Why disadvantaged young men are missing out on higher education

60,000 more young women than men will start university this year


This year, as the restriction on university recruitment was lifted, we saw a record number of students accepted to UK universities. More young people entering higher education is cause for celebration, but the headline figures mask some less auspicious truths.

Part-time study and participation among mature students is in steep decline, the gap between the number of students from the most and least advantaged backgrounds remains stubbornly high, and there is a growing gender gap, with 60,000 more women than men set to enter higher education this year.

The latest UCAS figures suggest that women are now 36 per cent more likely to apply to university than men; in the most disadvantaged areas they are 57 per cent more likely to do so.

A ComRes survey for the University and College Union (UCU) showed that young people’s perceptions of higher education vary widely by gender. Overall, young women aged 13-17 were 9 per cent more likely than young men to say that they wished to go on to higher education in the future, and young men were less likely to cite ‘getting a degree’ as an important goal.

So the current trend may be set to continue for some time. One of the factors which may be contributing to the growing divide is concern over cost. Analysis by the Independent Commission on Fees (p.14) showed that, when £9,000 tuition fees were introduced to higher education in 2012, male participation dropped more sharply than female participation.

The proportional drop was most acute amongst young men from the poorest neighbourhoods. Overall, young men surveyed by ComRes were 10 per cent more likely to say that they would pursue an apprenticeship after school.

This may be in part because the ‘earn-while-you-learn’ model offered by apprenticeships is more appealing to young men than taking on large university debts.

The conversion of maintenance grants into loans, which will load further debt onto university students, therefore threatens to exacerbate the downward trend in male higher education participation. UCU fully endorses the commission’s recommendation that the Office for Budget Responsibility (OBR) should scrutinise the impact of changes to student funding.

As the cost of higher education rises, it also becomes more important that young people fully understand the pros and cons behind their different post-school options. In general, the ComRes survey found that boys have less of a clear idea about what they want to do after school or college.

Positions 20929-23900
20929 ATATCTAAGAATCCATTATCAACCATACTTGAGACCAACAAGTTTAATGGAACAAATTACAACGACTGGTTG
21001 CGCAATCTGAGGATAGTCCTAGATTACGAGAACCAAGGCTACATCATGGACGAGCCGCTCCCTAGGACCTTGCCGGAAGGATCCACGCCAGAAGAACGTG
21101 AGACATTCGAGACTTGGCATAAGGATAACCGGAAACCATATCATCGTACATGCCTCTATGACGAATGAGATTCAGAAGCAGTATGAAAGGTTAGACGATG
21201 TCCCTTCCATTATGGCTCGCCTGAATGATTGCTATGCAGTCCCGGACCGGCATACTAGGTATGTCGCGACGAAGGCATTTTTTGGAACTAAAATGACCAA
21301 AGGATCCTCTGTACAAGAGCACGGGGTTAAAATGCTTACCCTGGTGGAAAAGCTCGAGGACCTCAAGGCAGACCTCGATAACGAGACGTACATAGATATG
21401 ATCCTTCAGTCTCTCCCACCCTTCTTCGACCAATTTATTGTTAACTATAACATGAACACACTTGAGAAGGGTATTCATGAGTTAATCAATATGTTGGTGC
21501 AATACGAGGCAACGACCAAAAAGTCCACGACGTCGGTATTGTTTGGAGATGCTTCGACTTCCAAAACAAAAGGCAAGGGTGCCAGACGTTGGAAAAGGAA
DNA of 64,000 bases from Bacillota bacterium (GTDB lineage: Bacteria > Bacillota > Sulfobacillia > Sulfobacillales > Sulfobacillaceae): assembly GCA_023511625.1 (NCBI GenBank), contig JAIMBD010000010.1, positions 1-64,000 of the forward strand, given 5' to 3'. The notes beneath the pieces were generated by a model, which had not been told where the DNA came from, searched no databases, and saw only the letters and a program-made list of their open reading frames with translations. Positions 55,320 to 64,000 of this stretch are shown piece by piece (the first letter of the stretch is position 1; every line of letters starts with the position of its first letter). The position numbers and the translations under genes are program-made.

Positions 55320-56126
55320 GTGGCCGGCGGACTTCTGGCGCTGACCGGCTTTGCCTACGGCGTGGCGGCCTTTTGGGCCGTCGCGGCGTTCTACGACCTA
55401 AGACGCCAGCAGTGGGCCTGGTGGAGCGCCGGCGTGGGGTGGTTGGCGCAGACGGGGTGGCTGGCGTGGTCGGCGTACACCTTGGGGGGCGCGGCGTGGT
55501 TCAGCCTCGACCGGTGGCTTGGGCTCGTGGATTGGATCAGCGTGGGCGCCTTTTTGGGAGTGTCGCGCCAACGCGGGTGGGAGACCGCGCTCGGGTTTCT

Boys are less inclined than girls to seek out advice on their next steps and more likely to simply get advice from their family. They were less likely to have received information from a teacher or careers advisor, or to have used the internet to research their options.

Fewer young men said that they had attended a university open day or visited a university than young women. Almost all (95 per cent) of young people who had visited a university or attended an open day said they found it helpful.

Improved access to careers advice could help young men make better-informed choices and encourage more women to consider the vocational routes that are increasingly valued by employers.

Worryingly though, a quarter of parents in a recent YouGov survey said they were not aware of their child receiving any form of careers advice in school.

The National Careers Service needs a complete overhaul. We need to see greater investment in careers guidance so that all young people receive good quality, independent information, advice and guidance. Crucially, this must be delivered by trained careers professionals, and include face-to-face advice.

There is also more work to do in understanding how young men’s choices are motivated, and tackling the barriers they face. The Office for Fair Access (OFFA), charged with promoting access for those from the poorest backgrounds, should have a key role to play here.

There is currently no specific duty on universities to consider disadvantaged men as a target group when designing access agreements, but more pressure on institutions to focus support in this area would be helpful.

As well as reducing the gender divide, this might also go some way to addressing the abysmal figures we now have for part-time and mature students applying to university.

Angela Nartey is a policy officer at the University and College Union

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